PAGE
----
How to Migrate Java Certificates to New Version of Java

Document created by rich_patterson Employee on Jun 17, 2014Last modified by chris_stevens on Jun 17, 2016
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NOTE: This article may be outdated.

Below are the steps required to migrate certificates from one Keystore into another:

 

Locate the new ( Java 7 ) version of the keytool:

  • Determine the installation directory of the new ( Java 7 ) JRE/JDK: ( i.e. /opt/jdk1.7.0_45/jre )

  • The Keytool is located in the bin directory ( i.e. [JRE]\bin\keytool )

 

Identify the location of the source ( Java 6 ) and target ( Java 7 ) keystores:

  • For JDK, this is typically [JDK_HOME]/jre/lib/security/cacerts

  • For JRE, this is typically [JRE]/lib/security/cacerts

  • Note: If you use an alternative keystore (e.g. a keystore shared with a web server, or a keystore specified by the system property javax.net.ssl.truststore) then you may need to modify the instructions below accordingly, possibly specifying keytool -storetype when using the keytool to reference your keystore.

 

Verify that you have the correct password for both keystores:

  • Command: keytool -list -keystore /opt/jdk1.7.0_45/jre/lib/security/cacerts

  • You will be prompted for the password

  • The default password is "changeit"

 

Create a backup copy of the default certs file for your target keystore:

  • For example: Copy /opt/jdk1.7.0_45/jre/lib/security/cacerts to cacerts.bak

  • This file can copied back in place if necessary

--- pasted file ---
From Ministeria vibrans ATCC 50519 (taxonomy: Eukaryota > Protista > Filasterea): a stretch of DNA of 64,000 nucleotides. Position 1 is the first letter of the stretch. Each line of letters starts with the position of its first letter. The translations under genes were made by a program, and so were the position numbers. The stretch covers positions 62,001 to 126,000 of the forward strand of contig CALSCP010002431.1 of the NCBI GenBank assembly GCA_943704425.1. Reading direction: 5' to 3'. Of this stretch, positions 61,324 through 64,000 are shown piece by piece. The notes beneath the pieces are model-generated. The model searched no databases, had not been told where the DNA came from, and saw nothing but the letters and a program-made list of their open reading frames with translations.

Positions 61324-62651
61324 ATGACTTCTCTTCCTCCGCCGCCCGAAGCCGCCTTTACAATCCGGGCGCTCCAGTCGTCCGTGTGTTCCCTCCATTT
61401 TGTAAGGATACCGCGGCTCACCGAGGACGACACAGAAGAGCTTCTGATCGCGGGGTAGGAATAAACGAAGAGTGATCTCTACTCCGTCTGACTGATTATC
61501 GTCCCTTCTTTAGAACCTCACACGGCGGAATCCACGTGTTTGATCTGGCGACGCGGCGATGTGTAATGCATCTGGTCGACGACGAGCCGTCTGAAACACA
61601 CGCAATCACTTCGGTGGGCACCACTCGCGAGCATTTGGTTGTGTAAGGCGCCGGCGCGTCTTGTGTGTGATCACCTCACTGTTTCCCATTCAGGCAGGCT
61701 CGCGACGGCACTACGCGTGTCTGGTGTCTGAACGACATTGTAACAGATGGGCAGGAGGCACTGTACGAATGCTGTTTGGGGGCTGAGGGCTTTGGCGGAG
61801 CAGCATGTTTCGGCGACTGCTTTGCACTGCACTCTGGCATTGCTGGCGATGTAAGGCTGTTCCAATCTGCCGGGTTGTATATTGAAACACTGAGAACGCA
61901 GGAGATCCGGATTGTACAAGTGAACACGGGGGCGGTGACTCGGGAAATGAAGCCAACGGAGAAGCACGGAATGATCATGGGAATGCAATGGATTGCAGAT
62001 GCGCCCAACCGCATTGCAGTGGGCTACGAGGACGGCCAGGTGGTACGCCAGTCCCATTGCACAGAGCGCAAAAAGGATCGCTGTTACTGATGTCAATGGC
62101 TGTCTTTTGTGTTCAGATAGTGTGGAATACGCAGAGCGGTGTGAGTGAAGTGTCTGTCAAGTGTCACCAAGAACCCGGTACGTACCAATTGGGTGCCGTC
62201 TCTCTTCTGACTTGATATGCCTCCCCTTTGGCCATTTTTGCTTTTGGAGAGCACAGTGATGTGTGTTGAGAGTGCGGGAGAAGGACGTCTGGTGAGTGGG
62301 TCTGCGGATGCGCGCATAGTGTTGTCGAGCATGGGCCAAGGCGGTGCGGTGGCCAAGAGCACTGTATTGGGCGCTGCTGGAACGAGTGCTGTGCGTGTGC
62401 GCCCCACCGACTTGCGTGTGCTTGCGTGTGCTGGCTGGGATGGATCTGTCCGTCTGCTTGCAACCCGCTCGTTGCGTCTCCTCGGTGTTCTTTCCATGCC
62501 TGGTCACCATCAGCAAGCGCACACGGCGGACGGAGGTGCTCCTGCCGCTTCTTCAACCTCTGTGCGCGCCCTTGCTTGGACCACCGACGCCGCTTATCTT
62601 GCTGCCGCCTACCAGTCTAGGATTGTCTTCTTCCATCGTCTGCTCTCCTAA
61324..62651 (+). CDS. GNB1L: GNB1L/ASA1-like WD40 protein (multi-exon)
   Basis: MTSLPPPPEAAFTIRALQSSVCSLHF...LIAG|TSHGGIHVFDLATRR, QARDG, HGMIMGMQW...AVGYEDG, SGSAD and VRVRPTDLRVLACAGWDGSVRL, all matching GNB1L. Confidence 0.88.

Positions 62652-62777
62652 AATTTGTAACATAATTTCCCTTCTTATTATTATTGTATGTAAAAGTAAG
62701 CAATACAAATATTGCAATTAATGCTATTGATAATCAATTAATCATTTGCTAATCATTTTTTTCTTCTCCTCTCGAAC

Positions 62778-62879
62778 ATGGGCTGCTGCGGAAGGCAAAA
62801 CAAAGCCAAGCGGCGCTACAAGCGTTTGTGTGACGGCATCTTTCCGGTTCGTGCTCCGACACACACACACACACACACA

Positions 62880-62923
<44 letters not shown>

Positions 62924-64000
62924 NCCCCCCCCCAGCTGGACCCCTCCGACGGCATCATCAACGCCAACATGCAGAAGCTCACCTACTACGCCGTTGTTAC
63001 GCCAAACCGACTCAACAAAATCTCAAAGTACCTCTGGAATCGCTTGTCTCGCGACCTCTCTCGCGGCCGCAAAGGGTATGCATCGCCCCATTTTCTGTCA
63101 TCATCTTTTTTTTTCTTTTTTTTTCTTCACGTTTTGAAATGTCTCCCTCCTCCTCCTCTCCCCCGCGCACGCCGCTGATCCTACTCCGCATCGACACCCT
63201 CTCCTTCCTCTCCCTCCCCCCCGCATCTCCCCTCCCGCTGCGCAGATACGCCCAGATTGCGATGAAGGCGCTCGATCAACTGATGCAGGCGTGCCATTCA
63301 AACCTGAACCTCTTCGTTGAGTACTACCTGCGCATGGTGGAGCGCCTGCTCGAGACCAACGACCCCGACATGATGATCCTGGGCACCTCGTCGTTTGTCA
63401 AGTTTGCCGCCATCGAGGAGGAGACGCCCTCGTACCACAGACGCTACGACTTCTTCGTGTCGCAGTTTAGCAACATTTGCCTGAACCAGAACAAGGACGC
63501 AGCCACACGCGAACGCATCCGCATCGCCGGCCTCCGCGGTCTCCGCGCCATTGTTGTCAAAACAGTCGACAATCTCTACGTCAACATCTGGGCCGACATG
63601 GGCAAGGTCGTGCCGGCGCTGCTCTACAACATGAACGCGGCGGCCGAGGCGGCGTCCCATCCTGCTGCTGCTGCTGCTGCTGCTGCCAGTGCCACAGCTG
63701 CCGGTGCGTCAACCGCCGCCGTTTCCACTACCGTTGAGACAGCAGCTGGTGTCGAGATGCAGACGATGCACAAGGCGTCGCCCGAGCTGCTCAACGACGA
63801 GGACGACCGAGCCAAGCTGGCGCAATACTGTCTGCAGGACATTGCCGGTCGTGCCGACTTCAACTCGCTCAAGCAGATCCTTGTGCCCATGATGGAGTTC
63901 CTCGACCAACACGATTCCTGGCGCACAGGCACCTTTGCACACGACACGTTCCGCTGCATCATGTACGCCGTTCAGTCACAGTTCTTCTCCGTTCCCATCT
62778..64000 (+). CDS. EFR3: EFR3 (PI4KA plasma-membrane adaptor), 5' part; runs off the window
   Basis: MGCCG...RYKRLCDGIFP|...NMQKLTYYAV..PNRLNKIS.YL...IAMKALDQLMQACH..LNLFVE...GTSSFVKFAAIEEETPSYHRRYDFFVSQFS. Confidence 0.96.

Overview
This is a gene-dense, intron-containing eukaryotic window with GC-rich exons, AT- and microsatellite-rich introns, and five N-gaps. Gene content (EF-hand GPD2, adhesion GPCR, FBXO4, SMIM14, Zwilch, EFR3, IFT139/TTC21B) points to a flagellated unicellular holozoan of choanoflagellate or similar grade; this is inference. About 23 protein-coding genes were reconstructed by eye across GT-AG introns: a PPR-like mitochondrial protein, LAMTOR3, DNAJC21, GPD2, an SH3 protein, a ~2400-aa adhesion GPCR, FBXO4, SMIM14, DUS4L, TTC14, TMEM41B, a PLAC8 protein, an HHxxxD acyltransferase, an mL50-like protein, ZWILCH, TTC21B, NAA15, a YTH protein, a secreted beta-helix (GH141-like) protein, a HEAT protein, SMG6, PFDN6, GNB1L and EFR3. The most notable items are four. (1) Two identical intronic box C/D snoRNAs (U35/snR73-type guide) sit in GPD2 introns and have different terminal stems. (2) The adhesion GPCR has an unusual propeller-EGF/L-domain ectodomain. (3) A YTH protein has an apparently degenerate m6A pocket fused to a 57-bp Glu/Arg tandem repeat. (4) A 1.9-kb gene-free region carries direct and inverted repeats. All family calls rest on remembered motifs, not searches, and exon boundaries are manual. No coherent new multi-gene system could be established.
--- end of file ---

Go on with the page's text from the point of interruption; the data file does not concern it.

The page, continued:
Determine which certs you have added to the default Java 6 cacerts

  • If you kept track of the certs as you added them over time, and you know which certs you need to migrate, then this step is done. Otherwise you need to compare the certs in your Java 6 keystore, against the certs distributed in the generic Java 6 distribution.

  • Default Java certs for several distributions are attached to this article as an HTML document.

  • Alternatively, you may download and install the old version of Java ( Java 6 ) and list the files yourself.

  • Find your Java distribution here: http://www.oracle.com/technetwork/java/javasebusiness/downloads/java-archive-downloads-javase6-419409.html

  • Download and install (may require registration with Oracle)

  • Look at the default certs with keytool -list -keystore [JRE]/lib/security/cacerts

  • Save the names (i.e. the aliases) of the certs you’ve added into a migration list (say, a spreadsheet)

 

Check your migration list for expired certs and remove them from your list

  • keytool -list -v -keystore cacerts -alias <alias>

  • Look at the “Valid from … until …” line

 

You may also want to check your certificates to see whether any certificates have been revoked.

 

Now add the certs ( using the aliases ) one at a time to the new ( Java 7 ) keystore:

  • keytool -keystore <Java 6 cacerts> -alias <alias> -export -file <cert_for_this_alias>.cert

  • keytool -keystore <Java 7 cacerts> -alias <alias> -import -file <cert_for_this_alias>.cert

    • You may need administrative privileges to perform this command

    • It may prompt you whether to trust it (e.g. if it is a self-signed cert or the cert has expired), presumably you can but you can make that decision here.

    • If you are importing an intermediate cert and the import fails on establishing a certificate path, you can retry with the -trustcacerts flag.

  • For security reasons, you must remove the transition .cert files created in the previous step

 

Verify that entries were copied correctly into the target Java installation.

  • keytool -list -rfc -keystore [JRE]/lib/security/cacerts -alias <alias>

  • keytool -list -v -keystore [JRE]/lib/security/cacerts -alias <alias>

 

FAQ:

  • Some of your processes may encounter a new error such as:

First document failure: [Server.userException] javax.net.ssl.SSLProtocolException: handshake alert:  unrecognized_name;

  • To resolve this, in the atom.vmoptions, add the line

-Djsse.enableSNIExtension=false

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